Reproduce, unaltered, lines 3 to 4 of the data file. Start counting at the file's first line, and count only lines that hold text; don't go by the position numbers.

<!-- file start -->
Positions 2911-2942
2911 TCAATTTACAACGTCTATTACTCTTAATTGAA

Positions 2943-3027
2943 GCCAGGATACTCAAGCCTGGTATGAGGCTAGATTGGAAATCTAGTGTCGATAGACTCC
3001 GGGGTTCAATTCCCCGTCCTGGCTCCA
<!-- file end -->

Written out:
Positions 2943-3027
2943 GCCAGGATACTCAAGCCTGGTATGAGGCTAGATTGGAAATCTAGTGTCGATAGACTCC